Block 203–Block 204—Test to see if the current packet is outside of the delay interval, if it is, increment the value counter2.
Block 205–Block 206—If the ptc counter reaches 0x7000, ptc is shifted one bit to the right, and counter2 is shifted one bit to the right. This maintains non-saturation counters while keeping the same ratio between ptc and counter2.
In FIG. 5:
Block 301—if the buffer is empty, a noise packet is played and the lost packets counter (lost_packet_counter) is incremented.
Block 302–Block 303—if lost_packet_counter is more than a pre-determined threshold, the buffer state is changed to not centered, and the adaptive process (4) is called (see FIG. 6).
Block 304—if the number of lost packets is less than the threshold, the sequence number of the last receive packet is incremented.
In FIG. 6:
Block 401, Block 402 and Block 405—Calculates two quantities that are used to determine if the nominal delay is too large or too small. They present the ratio of the packets, but are used this way to save division operation. Instead of asking Counter2/ptc>TRS2 to increment the delay (because too many packets are outside of the delay window) or counter2/ptc<TRS1 to decrement the delay (because too few packets are outside of the delay window), the algorithm calculates D1=counter2*TRS1 and D2=counter2*TRS2 and compares these quantities to ptc.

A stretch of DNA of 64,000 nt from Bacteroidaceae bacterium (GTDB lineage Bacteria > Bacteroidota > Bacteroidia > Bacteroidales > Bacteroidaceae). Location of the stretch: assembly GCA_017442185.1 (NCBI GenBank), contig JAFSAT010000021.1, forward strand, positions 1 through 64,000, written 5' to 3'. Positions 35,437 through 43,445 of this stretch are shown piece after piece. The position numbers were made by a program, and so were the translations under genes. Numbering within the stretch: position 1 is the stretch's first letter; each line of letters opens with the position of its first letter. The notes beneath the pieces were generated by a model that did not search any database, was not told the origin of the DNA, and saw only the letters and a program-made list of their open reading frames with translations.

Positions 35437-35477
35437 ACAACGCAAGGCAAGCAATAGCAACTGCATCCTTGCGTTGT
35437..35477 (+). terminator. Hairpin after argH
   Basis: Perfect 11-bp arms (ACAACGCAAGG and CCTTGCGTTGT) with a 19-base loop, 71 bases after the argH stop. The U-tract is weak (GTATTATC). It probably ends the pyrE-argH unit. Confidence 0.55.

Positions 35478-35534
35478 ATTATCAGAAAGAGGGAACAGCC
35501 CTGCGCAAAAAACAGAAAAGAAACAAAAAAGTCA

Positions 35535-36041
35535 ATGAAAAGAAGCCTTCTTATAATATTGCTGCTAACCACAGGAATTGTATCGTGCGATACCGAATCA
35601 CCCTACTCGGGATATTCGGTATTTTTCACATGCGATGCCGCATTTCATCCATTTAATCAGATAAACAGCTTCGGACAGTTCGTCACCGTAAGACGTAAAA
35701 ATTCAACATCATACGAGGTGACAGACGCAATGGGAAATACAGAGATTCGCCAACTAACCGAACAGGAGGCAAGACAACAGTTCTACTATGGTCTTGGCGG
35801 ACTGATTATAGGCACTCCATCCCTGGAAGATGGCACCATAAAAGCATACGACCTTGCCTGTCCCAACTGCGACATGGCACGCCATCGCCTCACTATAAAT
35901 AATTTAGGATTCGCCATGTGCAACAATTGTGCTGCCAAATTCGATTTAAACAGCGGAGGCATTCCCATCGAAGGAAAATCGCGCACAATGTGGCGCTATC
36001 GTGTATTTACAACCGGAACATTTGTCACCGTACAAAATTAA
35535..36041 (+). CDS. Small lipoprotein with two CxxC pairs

Block 304–Block 404—if D1 is less than ptc, decrement the nominal delay if the nominal delay is more than the minimum nominal delay.
Block 306–Block 407—if D2 is more that ptc, increment the nominal delay if the nominal delay is less than the maximum nominal delay.

By changing the nominal delay of a de-jitter buffer based on information that is collected since the last time that the nominal delay was changed, control of the de-jitter buffer is optimized in light of the characteristics of the network delay.

While an embodiment of the present invention is shown and described, it is envisioned that those skilled in the art may devise various modifications of the present invention without departing from the spirit and scope of the appended claims.